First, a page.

An Architectural History of Carbondale, Illinois

An Architectural History of Carbondale, Illinois

An Architectural History of Carbondale, Illinois

An Architectural History of Carbondale, Illinois


Maycock has traced the architectural history of Carbondale from its founding in 1852 to just prior to World War II. Like numerous other midwestern towns established along recently constructed railroads, Carbondale emerged essentially because of the newlychartered Illinois Central Railroad. The railroad provided economic stimulus, but the personal involvement and commitment of Carbondale's citizens also proved major factors in the town's architectural development.

Architecturally, Carbondale followed the fashions of the times, with some local variations, although like many small towns it was from 10 to 20years behind major metropolitan areas. With the exception of the university buildings, structures in Carbondale were designed and erected not by trained architects but by "local carpenters and owners who had seen buildings elsewhere or read about them in periodicals and architectural pattern books of the period." These buildings "serve as direct reflections of the community's progress at various points in its history."

The present study covers 130years and digs into the roots of a typical 19th-century railroad town in Illinois. The book concentrates on the older section of town, that which existed before the "skyrocketing enrollments at Southern Illinois University put unforeseen pressures on the town, causing widespread demolition and alteration of older buildings to accommodate the sudden increase in population."

Although Carbondale today is totally different from the settlement laid out by Daniel Brush, the city did spring from the roots Maycock describes. Maycock gives the reader ample opportunity to compare Carbondale then and now. About half of her 138photographs show historic Carbondale, half the contemporary city. She includes a map of early Carbondale to enable the reader to match the city as it was against the Carbondale of today. Included also is a map of rail lines, showing cities and towns along the Illinois Central that came into being for the same reason Carbondale did.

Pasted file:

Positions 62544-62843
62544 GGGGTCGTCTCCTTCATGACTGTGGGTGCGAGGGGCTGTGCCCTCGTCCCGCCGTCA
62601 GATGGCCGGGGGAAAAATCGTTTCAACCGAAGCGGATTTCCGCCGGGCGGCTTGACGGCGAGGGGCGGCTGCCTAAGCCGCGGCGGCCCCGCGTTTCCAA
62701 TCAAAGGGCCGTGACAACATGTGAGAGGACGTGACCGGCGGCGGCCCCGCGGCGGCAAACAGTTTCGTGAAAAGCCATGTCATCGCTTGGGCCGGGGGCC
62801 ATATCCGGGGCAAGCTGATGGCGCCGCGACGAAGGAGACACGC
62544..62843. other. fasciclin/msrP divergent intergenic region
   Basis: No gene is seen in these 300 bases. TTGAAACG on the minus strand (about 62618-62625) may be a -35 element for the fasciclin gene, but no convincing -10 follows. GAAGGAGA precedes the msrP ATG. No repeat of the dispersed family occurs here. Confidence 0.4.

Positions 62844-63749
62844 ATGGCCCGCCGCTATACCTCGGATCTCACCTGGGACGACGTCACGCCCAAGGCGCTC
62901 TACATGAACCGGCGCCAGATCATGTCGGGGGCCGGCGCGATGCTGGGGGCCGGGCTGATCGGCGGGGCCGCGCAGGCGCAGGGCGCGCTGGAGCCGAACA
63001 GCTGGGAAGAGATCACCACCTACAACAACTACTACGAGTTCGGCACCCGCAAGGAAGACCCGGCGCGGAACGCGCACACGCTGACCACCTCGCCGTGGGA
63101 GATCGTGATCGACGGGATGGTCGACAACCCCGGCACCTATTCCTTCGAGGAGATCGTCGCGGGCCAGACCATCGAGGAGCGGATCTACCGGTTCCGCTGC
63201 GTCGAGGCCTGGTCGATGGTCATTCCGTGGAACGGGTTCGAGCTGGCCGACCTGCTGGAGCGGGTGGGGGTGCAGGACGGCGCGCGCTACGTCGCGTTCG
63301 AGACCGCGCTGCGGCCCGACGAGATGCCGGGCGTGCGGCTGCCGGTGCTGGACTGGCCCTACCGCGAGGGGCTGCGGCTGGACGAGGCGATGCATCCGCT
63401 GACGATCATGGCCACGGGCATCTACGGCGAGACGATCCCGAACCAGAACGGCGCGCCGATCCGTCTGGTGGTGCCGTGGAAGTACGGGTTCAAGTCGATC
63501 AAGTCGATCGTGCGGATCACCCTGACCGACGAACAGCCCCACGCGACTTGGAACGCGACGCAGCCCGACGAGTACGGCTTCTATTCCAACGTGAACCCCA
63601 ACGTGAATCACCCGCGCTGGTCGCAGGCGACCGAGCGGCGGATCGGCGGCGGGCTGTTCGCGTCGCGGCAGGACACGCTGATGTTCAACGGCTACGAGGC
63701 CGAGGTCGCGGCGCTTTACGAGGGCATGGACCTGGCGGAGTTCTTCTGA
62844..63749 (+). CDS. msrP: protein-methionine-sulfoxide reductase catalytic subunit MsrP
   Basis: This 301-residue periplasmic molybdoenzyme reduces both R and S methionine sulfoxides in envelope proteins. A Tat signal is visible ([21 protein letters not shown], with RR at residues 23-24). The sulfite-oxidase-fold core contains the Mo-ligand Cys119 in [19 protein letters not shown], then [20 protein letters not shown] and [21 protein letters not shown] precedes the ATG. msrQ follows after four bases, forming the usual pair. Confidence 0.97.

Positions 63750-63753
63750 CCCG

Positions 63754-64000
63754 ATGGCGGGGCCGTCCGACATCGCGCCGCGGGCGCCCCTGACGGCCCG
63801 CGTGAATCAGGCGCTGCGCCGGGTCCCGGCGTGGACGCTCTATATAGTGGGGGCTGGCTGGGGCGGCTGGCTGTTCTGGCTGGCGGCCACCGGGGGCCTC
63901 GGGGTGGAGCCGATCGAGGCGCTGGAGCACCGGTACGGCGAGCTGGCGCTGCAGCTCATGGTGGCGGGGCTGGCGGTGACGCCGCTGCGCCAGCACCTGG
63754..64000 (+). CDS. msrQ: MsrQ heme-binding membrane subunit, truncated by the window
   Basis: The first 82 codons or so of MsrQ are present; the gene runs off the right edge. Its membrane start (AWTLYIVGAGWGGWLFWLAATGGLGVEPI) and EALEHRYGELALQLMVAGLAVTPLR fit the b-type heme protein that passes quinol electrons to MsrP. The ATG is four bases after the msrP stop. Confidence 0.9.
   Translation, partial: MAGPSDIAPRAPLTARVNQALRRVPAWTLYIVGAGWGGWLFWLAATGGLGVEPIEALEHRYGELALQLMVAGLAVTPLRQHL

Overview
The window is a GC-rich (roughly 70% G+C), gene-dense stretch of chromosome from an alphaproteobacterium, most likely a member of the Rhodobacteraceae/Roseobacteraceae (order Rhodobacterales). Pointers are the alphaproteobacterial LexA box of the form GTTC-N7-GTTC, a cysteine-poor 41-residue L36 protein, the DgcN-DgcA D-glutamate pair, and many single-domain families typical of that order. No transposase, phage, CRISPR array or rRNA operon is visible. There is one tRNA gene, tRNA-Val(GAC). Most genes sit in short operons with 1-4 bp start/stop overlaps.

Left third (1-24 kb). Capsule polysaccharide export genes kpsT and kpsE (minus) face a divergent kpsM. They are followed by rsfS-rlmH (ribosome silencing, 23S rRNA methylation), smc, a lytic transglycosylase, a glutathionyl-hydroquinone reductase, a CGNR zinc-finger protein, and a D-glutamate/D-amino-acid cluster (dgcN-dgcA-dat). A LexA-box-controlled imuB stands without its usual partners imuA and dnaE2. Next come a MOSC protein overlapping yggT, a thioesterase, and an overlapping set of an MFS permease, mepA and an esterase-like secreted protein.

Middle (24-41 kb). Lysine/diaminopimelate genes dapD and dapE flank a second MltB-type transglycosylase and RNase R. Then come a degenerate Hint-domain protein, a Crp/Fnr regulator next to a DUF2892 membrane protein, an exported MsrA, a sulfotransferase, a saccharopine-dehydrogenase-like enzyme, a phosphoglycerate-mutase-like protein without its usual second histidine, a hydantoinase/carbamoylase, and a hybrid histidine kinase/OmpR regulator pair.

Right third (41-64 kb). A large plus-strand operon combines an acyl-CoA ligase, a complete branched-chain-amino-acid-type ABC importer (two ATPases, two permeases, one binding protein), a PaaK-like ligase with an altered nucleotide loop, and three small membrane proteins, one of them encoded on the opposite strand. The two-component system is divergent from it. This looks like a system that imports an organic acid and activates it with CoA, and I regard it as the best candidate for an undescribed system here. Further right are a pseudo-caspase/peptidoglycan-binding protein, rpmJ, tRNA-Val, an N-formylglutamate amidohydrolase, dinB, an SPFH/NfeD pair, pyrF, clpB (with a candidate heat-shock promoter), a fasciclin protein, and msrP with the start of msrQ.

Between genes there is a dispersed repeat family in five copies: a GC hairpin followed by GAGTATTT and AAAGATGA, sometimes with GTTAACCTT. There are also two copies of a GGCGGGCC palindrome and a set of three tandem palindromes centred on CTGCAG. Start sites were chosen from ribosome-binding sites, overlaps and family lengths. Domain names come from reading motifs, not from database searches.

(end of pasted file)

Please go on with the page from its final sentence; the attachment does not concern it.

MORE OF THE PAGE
Carbondale was founded in 1852 as one of the first new towns along the recently chartered Illinois Central Railroad. Over three hundred miles south of Chicago and sixty miles north of the railroad's southern terminus at Cairo, the new town was truly a station in the wilderness, but with a reasonable prospect of becoming a profitable shipping point. Unlike some towns that were founded by railroad officials, Carbondale was a private enterprise supported by ambitious citizens of nearby towns who believed the new railroad would bring prosperity to this unsettled region of southern Illinois.

Carbondale's founding and early development is typical of many Illinois towns that sprang up along the railroad route in the 1850s and 1860s. Each was founded optimistically with the expectation that it would become a thriving metropolis and major shipping point, but most developed rather modestly. The Illinois Central provided the catalyst for founding these towns and an initial source of revenue and means of attracting new settlers. But the railroad did not make substantial investments in Carbondale until the end of the nineteenth century when it concentrated some of its regional operations there. Similarly, the state university, acquired within twenty years of Carbondale's founding, did not become a major economic asset until much later. Throughout most of the nineteenth century, Carbondale's citizens struggled to establish the town as a viable community, and it was their personal involvement and per-

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